Posted May. 19, 2017 07:19,
Updated May. 19, 2017 07:24
The U.S. Department of Justice on Wednesday appointed Robert Mueller, former director of the Federal Bureau of Investigation, as a special counsel to investigate Russian interference into last year's presidential election and links or coordination with the campaign of President Donald Trump. On the same day, a congressman officially mentioned impeaching Trump on the House floor. Depending on the result of the special counsel’s investigation, Trump’s Russia scandal could escalate into one that resembles Richard Nixon’s Watergate scandal.
Impeachment was a taboo word until Trump’s National Security Advisor Michael Flynn was dismissed for his communications with the Russian ambassador to the U.S. However, Trump’s dismissal of FBI Director James Comey, who was investigating the Russia scandal, and the disclosure on Tuesday of Comey’s memo showing a request from Trump to drop the probe have turned the U.S. upside down.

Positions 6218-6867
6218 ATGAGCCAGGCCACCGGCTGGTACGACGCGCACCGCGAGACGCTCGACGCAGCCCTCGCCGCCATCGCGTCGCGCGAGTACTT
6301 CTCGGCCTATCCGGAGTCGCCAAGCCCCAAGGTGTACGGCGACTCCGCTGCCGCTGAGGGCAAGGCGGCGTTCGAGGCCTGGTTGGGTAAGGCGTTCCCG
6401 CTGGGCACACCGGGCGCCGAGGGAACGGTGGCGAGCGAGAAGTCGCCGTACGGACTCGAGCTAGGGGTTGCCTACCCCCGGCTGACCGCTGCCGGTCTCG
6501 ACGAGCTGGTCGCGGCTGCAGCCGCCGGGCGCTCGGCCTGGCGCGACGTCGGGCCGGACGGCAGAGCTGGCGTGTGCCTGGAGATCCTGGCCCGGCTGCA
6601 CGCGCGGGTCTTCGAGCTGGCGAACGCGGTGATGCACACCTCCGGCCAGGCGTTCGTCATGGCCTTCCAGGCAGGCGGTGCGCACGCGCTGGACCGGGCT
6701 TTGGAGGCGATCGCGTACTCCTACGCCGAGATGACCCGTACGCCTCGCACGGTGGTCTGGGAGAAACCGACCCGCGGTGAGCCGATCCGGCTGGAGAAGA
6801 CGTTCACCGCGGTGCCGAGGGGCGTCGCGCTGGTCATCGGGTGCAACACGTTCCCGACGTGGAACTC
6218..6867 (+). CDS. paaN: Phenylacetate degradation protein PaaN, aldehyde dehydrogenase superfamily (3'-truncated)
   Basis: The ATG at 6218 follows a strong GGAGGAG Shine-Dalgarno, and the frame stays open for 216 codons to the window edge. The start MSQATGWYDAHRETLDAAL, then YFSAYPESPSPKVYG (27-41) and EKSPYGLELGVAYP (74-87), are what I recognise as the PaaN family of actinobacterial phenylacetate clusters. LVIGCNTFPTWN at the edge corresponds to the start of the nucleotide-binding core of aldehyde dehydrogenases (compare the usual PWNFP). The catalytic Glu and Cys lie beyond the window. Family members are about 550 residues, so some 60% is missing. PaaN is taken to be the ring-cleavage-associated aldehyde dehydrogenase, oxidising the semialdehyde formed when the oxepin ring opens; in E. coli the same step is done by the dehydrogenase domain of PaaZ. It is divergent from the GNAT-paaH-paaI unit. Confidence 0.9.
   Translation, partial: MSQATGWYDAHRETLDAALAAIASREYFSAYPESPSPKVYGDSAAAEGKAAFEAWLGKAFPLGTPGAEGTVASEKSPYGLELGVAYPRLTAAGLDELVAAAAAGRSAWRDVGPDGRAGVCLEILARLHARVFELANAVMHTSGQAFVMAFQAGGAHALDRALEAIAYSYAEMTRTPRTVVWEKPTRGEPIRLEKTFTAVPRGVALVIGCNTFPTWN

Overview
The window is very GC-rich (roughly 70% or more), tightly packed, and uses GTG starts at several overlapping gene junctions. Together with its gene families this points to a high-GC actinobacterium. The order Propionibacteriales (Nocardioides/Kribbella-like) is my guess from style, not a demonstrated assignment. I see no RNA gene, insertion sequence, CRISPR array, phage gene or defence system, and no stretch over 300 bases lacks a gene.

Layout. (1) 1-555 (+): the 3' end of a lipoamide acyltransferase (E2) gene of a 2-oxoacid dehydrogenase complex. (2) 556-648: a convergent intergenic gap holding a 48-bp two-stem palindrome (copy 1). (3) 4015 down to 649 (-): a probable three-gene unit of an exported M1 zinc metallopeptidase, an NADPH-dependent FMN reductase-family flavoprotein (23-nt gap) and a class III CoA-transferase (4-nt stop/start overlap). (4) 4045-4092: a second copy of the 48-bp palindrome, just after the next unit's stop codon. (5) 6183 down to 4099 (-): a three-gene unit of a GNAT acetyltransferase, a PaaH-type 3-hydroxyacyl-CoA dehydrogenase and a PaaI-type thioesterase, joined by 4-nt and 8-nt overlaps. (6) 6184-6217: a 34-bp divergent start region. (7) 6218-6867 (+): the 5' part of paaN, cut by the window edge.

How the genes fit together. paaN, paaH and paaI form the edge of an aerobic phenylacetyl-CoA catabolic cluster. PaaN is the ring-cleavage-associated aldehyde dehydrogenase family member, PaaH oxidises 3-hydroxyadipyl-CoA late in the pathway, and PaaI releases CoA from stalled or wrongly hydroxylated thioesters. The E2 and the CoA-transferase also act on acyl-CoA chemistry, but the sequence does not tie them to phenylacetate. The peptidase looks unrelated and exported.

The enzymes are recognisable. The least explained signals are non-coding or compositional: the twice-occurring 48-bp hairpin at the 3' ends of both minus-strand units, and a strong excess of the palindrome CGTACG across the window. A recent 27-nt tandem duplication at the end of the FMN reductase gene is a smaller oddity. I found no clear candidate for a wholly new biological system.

The U.S. defines obstruction of justice as a major felony. It is applied extensively to obstructing official investigations or processes, exercising influence on them and suspects telling lies. If the Comey memo is true, the case constitutes a presidential impeachment. Obstruction of justice was applied to both Richard Nixon, who resigned after the House Judiciary Committee passed his impeachment motion, and Bill Clinton, who avoided his impeachment after the Senate voted it down. The U.S. rule of law that applies strict rules to senior public officials, including the president, teaches a good lesson to us.